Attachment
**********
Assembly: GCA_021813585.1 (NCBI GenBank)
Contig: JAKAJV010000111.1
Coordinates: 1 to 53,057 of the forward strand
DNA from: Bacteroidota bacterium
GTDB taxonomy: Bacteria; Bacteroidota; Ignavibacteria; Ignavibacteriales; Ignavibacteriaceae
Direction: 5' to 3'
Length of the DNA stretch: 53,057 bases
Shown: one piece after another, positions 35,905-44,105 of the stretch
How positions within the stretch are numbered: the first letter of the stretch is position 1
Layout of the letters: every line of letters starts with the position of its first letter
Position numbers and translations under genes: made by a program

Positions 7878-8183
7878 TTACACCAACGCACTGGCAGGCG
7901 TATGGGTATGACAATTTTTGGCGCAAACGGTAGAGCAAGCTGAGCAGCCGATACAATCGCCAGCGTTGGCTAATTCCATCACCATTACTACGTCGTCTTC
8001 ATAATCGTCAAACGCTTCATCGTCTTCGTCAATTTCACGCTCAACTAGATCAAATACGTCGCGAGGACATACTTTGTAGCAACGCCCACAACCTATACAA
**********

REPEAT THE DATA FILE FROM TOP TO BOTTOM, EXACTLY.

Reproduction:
Assembly: GCA_021813585.1 (NCBI GenBank)
Contig: JAKAJV010000111.1
Coordinates: 1 to 53,057 of the forward strand
DNA from: Bacteroidota bacterium
GTDB taxonomy: Bacteria; Bacteroidota; Ignavibacteria; Ignavibacteriales; Ignavibacteriaceae
Direction: 5' to 3'
Length of the DNA stretch: 53,057 bases
Shown: one piece after another, positions 35,905-44,105 of the stretch
How positions within the stretch are numbered: the first letter of the stretch is position 1
Layout of the letters: every line of letters starts with the position of its first letter
Position numbers and translations under genes: made by a program

Positions 7878-8183
7878 TTACACCAACGCACTGGCAGGCG
7901 TATGGGTATGACAATTTTTGGCGCAAACGGTAGAGCAAGCTGAGCAGCCGATACAATCGCCAGCGTTGGCTAATTCCATCACCATTACTACGTCGTCTTC
8001 ATAATCGTCAAACGCTTCATCGTCTTCGTCAATTTCACGCTCAACTAGATCAAATACGTCGCGAGGACATACTTTGTAGCAACGCCCACAACCTATACAA